Evaluating the Effects of Display Realism on Map-Based Decision Making
AuthorChong, Steven Siu Fung
geographic information systems
AdvisorHeidorn, P. Bryan
MetadataShow full item record
PublisherThe University of Arizona.
RightsCopyright © is held by the author. Digital access to this material is made possible by the University Libraries, University of Arizona. Further transmission, reproduction or presentation (such as public display or performance) of protected items is prohibited except with permission of the author.
EmbargoRelease after 23-Jun-2018
AbstractGeographic information systems (GIS) are tools used to facilitate locational decision making in interactive, graphic-based environments. GIS and interactive maps allow users to customize displays and manipulate data for accomplishing a variety of tasks, ranging from map interpretation to wayfinding and land use planning. Although originally adopted for professional use, GIS software is increasingly utilized by both expert and non-expert users. Despite the improved availability, training in cartographic design has not followed suit and studies claim that users often employ inefficient displays for task completion. Research on naïve realism indicates that people exhibit a bias for realistic depictions containing irrelevant, extraneous details, leading to increased cognitive load and decreased task performance. This dissertation explores how display realism affects decision making task performance when using a GIS. Prior studies examining naïve realism have primarily had users perform map reading and inference tasks with static displays. Natural resource management was selected as a test case because it often involves the use of geospatial tools and data and people with varying levels of GIS expertise. This research had expert and novice users utilize a GIS to perform site selection tasks for a natural resource management decision making scenario. The results indicate that increased display realism has a negative impact on task performance, especially with regards to task completion time. Individuals in both the expert and novice groups were influenced by naïve realism. It was observed that expert and novice users employed different strategies for task completion and the implications on task performance are discussed. Ultimately, the study results contribute to the theory of naïve realism and make recommendations that inform the use of task-appropriate graphic displays in an interactive mapping environment.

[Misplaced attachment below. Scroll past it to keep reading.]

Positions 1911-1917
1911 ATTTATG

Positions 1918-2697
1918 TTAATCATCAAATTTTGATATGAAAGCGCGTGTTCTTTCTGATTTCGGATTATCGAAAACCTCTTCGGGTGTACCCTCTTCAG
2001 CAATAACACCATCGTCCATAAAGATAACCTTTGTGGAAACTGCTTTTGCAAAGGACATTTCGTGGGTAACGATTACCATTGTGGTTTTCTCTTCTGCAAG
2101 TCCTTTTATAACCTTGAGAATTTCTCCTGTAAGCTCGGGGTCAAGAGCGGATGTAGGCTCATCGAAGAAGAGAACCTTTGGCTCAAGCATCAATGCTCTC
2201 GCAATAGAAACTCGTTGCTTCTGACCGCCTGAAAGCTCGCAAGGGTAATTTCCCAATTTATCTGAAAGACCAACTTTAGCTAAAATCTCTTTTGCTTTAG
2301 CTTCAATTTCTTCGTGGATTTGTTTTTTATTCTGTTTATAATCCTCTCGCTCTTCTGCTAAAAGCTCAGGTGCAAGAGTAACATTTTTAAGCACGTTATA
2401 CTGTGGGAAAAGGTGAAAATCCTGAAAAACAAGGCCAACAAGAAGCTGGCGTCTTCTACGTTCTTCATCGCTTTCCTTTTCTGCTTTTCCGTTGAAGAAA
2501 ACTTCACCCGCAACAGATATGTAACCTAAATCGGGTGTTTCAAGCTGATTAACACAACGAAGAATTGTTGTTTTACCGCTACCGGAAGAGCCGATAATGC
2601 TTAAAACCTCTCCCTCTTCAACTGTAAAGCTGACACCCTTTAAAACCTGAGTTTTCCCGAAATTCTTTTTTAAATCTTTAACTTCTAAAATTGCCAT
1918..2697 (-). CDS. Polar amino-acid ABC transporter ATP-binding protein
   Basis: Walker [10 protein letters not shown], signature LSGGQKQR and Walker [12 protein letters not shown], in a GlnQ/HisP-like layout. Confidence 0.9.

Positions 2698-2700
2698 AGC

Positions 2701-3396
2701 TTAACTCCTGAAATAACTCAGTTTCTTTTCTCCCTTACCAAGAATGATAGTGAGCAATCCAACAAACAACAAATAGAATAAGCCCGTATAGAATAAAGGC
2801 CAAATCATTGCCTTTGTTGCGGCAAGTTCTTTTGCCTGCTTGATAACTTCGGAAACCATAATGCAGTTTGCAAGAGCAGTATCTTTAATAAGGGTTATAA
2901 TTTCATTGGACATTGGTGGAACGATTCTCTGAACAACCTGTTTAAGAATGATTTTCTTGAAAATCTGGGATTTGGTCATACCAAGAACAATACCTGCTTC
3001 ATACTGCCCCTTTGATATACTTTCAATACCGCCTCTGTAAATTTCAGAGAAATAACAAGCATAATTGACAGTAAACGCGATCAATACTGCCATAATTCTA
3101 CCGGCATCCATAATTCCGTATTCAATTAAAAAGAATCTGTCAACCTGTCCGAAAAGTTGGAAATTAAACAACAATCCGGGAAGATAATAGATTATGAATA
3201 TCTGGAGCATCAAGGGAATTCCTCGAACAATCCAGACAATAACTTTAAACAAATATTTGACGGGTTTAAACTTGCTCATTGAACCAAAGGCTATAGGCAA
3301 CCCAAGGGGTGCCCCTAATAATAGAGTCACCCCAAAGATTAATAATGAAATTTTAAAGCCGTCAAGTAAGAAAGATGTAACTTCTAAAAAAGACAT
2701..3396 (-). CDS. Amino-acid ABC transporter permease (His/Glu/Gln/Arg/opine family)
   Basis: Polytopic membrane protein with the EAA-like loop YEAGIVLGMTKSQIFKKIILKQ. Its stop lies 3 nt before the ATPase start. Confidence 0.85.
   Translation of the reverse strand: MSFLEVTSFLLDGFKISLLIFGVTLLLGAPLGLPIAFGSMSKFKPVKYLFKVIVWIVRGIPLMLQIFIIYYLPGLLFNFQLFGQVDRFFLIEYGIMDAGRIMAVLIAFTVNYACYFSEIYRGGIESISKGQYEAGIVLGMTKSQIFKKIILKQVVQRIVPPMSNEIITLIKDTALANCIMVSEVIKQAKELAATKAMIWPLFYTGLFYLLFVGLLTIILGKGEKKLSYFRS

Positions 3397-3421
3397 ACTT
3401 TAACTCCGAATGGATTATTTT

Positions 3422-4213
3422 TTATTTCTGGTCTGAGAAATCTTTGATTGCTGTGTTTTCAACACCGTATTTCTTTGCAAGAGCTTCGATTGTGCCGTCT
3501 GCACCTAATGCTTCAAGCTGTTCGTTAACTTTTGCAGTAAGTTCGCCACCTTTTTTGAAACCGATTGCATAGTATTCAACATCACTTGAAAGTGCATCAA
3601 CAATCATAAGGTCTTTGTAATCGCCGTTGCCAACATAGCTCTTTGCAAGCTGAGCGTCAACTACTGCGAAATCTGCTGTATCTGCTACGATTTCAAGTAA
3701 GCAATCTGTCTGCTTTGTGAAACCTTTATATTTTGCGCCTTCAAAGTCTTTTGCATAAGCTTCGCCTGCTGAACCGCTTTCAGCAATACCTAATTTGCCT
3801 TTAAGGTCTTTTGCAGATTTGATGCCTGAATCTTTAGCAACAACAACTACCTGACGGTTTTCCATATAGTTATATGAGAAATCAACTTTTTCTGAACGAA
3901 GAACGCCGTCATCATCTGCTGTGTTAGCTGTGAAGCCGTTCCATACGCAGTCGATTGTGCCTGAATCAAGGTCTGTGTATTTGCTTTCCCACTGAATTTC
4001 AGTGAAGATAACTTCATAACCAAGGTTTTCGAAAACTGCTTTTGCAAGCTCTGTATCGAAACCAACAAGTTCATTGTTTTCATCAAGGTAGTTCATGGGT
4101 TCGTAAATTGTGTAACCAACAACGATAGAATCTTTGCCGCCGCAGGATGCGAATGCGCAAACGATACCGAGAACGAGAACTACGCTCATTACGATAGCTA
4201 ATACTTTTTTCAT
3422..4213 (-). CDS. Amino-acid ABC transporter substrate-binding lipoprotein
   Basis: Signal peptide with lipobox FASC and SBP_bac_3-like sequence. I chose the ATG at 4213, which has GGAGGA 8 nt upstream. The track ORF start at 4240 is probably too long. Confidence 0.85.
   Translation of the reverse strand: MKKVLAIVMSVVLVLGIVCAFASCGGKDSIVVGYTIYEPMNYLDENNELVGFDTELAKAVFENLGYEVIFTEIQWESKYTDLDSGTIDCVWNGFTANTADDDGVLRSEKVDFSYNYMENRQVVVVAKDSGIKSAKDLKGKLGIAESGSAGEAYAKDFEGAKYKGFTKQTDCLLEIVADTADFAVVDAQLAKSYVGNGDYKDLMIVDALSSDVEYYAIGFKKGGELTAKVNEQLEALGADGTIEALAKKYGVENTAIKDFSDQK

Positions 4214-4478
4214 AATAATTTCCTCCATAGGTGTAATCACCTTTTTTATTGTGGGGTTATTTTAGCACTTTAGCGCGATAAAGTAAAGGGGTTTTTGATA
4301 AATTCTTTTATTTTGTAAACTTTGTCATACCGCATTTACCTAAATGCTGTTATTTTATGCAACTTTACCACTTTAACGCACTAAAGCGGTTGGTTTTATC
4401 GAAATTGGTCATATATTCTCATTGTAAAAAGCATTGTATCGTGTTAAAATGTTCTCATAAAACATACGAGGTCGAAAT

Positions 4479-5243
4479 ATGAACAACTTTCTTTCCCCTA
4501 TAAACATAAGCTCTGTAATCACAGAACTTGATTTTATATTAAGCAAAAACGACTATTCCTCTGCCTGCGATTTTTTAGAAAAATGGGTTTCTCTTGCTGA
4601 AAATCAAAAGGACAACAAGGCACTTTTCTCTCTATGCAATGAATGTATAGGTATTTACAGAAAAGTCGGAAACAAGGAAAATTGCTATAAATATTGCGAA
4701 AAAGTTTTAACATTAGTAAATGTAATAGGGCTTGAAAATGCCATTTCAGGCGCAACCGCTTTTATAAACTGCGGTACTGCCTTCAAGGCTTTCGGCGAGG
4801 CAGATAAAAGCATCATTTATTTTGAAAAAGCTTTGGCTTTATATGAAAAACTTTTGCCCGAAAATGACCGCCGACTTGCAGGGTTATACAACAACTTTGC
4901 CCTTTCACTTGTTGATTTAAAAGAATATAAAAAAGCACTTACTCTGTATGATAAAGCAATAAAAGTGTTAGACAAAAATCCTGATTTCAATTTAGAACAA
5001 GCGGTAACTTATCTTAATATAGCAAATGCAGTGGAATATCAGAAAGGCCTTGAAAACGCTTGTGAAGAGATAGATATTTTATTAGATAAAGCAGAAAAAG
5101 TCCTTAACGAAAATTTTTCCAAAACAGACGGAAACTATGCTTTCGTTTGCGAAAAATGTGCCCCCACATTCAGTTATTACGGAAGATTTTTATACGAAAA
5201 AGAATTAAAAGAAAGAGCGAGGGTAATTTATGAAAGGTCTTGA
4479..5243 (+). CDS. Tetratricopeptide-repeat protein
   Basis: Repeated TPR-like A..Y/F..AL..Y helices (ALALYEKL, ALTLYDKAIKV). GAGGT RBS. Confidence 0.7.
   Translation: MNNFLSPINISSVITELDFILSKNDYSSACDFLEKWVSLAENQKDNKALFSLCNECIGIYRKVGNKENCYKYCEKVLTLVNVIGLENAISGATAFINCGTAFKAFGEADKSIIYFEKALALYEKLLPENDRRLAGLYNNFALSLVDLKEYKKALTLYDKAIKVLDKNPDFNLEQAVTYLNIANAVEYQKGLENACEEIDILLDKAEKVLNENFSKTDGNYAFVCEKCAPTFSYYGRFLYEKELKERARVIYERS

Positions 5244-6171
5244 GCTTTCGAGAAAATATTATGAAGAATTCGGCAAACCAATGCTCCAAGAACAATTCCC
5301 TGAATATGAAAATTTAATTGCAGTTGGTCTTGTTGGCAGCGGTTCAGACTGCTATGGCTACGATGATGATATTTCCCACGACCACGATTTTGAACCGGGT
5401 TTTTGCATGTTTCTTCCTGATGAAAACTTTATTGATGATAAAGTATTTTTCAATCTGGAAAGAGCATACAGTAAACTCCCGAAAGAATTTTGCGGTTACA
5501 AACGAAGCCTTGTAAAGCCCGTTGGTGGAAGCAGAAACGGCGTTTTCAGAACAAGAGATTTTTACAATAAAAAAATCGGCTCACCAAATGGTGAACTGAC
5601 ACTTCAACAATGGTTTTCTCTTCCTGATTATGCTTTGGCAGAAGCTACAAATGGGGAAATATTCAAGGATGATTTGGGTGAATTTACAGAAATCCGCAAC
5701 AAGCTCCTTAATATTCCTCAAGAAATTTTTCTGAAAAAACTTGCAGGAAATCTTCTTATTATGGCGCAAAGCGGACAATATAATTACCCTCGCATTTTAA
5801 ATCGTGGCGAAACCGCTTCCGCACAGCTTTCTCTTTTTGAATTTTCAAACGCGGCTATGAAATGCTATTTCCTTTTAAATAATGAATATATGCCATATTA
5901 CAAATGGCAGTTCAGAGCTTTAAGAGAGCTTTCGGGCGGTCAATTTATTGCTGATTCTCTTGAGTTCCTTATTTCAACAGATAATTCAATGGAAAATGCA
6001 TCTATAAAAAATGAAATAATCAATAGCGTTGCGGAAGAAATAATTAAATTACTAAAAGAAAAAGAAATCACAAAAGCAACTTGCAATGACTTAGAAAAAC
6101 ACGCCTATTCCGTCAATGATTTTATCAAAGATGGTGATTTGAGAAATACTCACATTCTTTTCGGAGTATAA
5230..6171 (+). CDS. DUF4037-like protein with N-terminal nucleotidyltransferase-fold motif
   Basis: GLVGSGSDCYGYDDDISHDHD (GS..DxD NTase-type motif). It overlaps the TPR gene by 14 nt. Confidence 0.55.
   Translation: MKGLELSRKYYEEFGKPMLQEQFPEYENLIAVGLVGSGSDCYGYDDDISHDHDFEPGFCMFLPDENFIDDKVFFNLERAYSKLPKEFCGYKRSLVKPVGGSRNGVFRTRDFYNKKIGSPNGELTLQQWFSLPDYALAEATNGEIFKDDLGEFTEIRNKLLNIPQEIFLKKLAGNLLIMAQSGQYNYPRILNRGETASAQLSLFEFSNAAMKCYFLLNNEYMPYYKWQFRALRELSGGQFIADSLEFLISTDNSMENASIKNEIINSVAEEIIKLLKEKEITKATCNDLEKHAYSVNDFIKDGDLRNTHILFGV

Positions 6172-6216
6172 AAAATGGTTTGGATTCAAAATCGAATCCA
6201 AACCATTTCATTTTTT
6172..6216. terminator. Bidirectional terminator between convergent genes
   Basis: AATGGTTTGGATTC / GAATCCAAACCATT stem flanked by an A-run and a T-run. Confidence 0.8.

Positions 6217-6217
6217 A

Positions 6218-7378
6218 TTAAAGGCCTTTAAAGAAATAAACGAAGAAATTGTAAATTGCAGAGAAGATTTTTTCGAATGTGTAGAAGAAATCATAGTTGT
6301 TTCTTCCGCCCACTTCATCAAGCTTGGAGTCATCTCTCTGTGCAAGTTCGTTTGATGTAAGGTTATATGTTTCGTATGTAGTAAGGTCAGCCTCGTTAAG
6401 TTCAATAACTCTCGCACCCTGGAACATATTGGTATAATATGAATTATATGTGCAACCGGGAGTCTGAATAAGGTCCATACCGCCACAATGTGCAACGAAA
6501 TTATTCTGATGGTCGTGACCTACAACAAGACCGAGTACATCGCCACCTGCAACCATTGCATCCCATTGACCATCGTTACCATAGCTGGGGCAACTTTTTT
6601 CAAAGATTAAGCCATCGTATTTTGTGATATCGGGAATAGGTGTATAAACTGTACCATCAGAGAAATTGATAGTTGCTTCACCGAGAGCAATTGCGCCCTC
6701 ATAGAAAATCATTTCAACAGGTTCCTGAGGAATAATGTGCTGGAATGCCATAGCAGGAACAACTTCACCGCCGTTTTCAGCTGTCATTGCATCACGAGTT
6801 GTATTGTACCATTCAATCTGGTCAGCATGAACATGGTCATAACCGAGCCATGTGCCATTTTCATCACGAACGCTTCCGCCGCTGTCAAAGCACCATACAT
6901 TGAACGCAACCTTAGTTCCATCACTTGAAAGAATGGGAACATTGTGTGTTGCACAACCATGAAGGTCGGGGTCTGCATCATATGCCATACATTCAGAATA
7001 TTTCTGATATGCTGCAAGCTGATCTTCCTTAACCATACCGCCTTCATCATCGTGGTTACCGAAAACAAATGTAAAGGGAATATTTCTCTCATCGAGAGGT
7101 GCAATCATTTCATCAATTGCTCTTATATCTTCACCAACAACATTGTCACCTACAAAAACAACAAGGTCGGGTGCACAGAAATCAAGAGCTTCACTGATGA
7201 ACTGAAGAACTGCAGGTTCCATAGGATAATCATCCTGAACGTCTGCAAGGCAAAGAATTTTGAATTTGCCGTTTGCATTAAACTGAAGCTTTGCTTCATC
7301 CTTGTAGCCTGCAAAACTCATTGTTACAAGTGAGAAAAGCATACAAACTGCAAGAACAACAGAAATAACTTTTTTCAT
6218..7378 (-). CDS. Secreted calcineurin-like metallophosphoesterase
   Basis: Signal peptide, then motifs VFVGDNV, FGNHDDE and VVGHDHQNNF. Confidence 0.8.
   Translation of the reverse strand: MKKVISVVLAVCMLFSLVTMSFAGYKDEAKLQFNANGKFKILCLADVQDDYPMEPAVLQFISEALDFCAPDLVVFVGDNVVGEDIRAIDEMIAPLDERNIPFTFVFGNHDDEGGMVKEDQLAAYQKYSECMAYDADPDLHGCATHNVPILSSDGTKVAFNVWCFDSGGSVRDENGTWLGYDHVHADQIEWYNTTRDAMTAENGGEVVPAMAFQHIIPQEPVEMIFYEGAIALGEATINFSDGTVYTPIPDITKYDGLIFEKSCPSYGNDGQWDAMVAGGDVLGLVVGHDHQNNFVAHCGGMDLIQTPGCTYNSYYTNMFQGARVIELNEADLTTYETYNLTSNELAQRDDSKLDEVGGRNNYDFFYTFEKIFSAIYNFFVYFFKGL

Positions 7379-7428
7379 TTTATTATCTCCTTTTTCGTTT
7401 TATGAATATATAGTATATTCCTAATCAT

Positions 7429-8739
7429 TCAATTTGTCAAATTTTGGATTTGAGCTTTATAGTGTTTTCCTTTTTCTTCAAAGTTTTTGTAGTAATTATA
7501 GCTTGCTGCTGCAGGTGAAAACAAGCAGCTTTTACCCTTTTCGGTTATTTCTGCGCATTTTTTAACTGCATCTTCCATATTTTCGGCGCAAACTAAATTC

Degree ProgramGraduate College